Why Is Maintaining Harder Than Losing?

You've done it—you've reached your goal weight! Now that you've invested in a new wardrobe and updated your Facebook profile picture, how can you make sure you don't regain the pounds you worked to lose?

The truth is that it's actually easier to drop weight than it is to keep it off. Statistics bear this out—most dieters regain some, if not all, of the weight they lose. Why is it so hard to make your new physique stick, and how can you avoid some of the most common obstacles to weight maintenance?

Part of the problem is that our metabolic efficiency changes as we lose weight, says Graham Thomas, assistant professor of research at the Brown University Medical School in Providence and co-investigator at the National Weight Control Registry, which keeps a database of people who've lost a substantial amount of weight and kept it off. "Somebody who's always been 175 pounds can eat a certain number of calories to stay at that weight, but somebody who's reduced down to 175 pounds has to eat fewer calories to stay at that weight," Thomas says. In other words, our body adapts to the lower weight by cutting back on its need for calories. So if you think you can safely eat more calories once you reach your goal, you may be in for an unpleasant surprise.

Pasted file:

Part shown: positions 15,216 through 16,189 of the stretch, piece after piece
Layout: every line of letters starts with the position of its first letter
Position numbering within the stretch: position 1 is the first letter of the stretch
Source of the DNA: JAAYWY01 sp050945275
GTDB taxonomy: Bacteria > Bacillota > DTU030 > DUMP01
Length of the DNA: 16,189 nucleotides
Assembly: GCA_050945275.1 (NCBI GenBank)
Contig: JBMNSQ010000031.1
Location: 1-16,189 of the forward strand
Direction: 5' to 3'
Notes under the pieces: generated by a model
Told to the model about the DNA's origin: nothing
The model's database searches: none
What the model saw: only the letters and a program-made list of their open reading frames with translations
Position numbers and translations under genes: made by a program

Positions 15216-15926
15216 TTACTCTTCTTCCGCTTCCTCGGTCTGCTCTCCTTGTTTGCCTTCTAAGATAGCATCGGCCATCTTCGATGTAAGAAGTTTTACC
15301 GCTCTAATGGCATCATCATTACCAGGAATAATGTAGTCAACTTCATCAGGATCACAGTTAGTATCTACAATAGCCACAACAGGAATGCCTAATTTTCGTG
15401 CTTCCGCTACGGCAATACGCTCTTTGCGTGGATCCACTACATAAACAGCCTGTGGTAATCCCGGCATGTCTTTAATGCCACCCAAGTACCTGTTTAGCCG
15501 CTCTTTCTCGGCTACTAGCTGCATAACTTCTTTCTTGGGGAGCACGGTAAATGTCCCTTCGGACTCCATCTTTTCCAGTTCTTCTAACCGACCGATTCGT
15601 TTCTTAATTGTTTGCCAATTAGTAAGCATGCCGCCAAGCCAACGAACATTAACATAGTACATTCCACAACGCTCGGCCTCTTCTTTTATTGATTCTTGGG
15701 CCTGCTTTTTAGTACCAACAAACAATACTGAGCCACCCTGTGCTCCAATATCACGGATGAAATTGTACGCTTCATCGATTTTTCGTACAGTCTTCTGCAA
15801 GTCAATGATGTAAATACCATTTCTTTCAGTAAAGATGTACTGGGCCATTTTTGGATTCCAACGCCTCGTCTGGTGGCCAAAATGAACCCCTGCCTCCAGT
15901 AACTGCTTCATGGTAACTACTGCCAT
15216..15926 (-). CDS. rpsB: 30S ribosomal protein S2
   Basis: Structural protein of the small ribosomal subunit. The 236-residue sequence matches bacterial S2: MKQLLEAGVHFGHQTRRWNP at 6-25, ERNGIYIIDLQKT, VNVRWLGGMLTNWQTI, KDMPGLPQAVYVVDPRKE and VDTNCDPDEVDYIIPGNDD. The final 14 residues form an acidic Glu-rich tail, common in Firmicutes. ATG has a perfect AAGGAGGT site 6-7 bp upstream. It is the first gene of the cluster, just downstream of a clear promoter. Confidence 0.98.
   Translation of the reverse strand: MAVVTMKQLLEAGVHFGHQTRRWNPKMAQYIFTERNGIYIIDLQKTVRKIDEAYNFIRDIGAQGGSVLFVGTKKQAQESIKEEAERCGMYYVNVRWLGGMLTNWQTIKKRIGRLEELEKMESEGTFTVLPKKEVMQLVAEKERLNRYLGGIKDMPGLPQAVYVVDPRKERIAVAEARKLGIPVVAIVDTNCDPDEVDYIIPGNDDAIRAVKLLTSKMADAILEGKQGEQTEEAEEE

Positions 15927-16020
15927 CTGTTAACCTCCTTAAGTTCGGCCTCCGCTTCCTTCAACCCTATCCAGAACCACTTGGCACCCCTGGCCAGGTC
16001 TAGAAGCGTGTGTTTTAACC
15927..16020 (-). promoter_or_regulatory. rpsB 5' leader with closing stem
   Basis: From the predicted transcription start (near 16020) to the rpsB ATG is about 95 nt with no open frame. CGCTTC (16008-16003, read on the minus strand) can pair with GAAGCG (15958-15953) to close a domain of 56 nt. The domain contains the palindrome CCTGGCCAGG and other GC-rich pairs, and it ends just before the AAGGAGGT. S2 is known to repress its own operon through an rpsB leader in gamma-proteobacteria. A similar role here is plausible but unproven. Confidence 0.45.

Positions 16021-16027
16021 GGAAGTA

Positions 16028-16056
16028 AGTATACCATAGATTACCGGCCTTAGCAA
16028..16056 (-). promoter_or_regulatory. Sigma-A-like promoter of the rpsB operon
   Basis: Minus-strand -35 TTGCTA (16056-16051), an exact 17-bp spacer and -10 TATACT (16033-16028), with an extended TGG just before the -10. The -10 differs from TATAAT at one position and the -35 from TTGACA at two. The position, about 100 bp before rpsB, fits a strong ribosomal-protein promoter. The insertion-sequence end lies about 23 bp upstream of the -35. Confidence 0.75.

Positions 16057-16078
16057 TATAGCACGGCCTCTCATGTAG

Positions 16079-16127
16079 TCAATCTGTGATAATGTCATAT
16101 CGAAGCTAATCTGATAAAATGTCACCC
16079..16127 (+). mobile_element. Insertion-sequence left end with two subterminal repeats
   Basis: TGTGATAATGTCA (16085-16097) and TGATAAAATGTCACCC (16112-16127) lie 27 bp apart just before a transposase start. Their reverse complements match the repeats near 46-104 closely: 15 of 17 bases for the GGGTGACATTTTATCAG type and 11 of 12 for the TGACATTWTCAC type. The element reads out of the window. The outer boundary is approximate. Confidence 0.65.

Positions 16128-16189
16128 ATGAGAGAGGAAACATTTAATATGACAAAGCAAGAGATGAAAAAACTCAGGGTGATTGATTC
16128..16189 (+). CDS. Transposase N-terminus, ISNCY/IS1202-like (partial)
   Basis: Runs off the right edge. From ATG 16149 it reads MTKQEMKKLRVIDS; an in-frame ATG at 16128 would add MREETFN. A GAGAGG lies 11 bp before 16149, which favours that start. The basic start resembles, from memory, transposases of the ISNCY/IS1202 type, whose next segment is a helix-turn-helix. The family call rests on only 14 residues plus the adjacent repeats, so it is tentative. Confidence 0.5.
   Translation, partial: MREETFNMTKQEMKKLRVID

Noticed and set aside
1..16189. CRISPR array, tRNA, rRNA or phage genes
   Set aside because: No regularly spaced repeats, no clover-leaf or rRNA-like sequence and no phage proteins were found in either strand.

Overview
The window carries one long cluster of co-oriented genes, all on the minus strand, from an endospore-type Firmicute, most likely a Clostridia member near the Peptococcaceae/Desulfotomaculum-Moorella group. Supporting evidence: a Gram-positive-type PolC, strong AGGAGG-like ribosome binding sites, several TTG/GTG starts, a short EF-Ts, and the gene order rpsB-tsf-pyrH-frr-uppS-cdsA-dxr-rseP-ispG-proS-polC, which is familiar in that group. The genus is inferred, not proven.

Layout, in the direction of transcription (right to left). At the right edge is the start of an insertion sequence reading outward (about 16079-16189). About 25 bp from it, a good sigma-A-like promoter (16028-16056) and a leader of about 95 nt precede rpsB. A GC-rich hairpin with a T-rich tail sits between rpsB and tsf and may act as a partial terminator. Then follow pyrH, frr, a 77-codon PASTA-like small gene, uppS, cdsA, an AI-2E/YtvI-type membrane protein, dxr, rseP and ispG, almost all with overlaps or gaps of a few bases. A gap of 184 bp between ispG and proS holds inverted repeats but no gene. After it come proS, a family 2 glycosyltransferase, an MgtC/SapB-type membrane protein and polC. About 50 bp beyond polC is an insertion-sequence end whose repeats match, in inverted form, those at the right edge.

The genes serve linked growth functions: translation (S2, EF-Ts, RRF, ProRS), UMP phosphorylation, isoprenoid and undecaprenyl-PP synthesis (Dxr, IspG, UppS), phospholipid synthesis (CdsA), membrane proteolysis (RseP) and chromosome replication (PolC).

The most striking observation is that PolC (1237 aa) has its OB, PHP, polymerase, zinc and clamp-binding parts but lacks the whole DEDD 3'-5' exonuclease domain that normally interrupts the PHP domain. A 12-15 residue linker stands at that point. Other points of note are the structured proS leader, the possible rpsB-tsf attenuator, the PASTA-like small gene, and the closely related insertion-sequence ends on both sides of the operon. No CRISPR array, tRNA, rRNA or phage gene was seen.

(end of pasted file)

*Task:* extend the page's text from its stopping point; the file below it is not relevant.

Biology may be destiny, but psychology also plays a role in successful maintaining. The truth is that, for most of us, losing weight is more exciting than keeping it off. The thrill of seeing the scale move downward, fitting into smaller clothing, receiving compliments, and feeling better and more energetic may keep you motivated. Once you take off the pounds, staying committed to careful eating and regular exercise may become harder as your new trim physique is no longer a novelty.

How can you be successful at both losing and maintaining weight loss?

Make sustainable changes. A very low-calorie diet may help you shed pounds quickly, but it's going to be almost impossible to keep up. Instead, make small changes that you'll be able to incorporate into your daily life.

Commit to high levels of physical activity. According to Taylor, people in the National Weight Control Registry do about an hour of brisk exercise daily, typically walking. He stresses that it's not necessary to carve out a 60-minute chunk of time; 10 minutes of brisk walking several times throughout the day will do.

Watch less TV. It stands to reason that people who aren't sitting in front of the screen have more time to get moving.

Weigh yourself regularly. Stepping on the scale weekly, if not daily, will help you stop small gains in their tracks.




Interview with Graham Thomas, the Brown University Medical School